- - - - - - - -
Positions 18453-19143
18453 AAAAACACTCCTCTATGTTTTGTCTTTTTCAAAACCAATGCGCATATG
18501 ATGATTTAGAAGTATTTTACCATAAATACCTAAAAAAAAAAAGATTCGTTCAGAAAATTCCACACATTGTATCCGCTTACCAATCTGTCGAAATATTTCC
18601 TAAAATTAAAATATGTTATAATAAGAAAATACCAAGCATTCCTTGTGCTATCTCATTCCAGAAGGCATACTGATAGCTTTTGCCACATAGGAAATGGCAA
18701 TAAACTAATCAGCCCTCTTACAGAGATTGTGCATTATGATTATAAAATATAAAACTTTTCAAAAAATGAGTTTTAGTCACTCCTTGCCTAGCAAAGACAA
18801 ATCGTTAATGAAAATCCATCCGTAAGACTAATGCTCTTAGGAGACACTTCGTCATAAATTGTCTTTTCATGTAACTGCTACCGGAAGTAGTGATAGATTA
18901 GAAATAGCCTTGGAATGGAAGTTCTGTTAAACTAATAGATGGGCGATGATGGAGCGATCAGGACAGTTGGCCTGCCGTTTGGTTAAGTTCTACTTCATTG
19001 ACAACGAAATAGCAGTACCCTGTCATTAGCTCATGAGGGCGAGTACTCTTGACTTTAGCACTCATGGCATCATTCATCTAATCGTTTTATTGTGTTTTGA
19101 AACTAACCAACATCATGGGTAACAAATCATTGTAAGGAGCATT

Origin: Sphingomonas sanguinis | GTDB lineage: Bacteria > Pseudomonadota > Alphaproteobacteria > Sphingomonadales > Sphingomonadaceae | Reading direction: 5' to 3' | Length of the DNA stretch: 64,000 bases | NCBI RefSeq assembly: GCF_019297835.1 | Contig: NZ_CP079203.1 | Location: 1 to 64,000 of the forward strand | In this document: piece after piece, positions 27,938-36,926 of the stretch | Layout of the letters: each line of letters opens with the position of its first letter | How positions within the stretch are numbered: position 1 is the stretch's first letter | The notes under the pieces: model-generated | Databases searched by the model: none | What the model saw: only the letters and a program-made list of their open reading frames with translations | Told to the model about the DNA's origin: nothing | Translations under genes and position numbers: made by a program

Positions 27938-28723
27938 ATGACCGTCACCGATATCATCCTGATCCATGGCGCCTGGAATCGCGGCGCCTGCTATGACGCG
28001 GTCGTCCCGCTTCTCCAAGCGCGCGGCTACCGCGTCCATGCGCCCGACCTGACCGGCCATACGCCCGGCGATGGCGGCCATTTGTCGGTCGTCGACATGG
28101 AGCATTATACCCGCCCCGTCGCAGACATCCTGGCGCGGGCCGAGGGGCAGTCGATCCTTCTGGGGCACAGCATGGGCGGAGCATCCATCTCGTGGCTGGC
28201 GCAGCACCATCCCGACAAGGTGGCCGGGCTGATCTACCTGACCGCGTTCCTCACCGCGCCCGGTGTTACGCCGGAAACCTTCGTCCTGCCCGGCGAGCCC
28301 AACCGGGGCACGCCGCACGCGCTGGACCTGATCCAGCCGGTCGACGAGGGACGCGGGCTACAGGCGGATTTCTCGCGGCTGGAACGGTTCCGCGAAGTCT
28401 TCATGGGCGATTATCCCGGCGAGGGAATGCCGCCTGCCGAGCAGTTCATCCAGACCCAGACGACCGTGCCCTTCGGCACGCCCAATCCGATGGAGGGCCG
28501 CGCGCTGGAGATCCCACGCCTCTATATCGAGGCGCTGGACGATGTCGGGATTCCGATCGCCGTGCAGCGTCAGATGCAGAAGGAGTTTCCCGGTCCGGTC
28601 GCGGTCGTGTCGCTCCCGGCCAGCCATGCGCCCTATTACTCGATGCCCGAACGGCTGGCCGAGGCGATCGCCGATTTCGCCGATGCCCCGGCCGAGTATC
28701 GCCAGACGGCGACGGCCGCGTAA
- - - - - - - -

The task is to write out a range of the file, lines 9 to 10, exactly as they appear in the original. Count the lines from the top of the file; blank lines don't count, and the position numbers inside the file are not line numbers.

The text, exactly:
19101 AACTAACCAACATCATGGGTAACAAATCATTGTAAGGAGCATT

Origin: Sphingomonas sanguinis | GTDB lineage: Bacteria > Pseudomonadota > Alphaproteobacteria > Sphingomonadales > Sphingomonadaceae | Reading direction: 5' to 3' | Length of the DNA stretch: 64,000 bases | NCBI RefSeq assembly: GCF_019297835.1 | Contig: NZ_CP079203.1 | Location: 1 to 64,000 of the forward strand | In this document: piece after piece, positions 27,938-36,926 of the stretch | Layout of the letters: each line of letters opens with the position of its first letter | How positions within the stretch are numbered: position 1 is the stretch's first letter | The notes under the pieces: model-generated | Databases searched by the model: none | What the model saw: only the letters and a program-made list of their open reading frames with translations | Told to the model about the DNA's origin: nothing | Translations under genes and position numbers: made by a program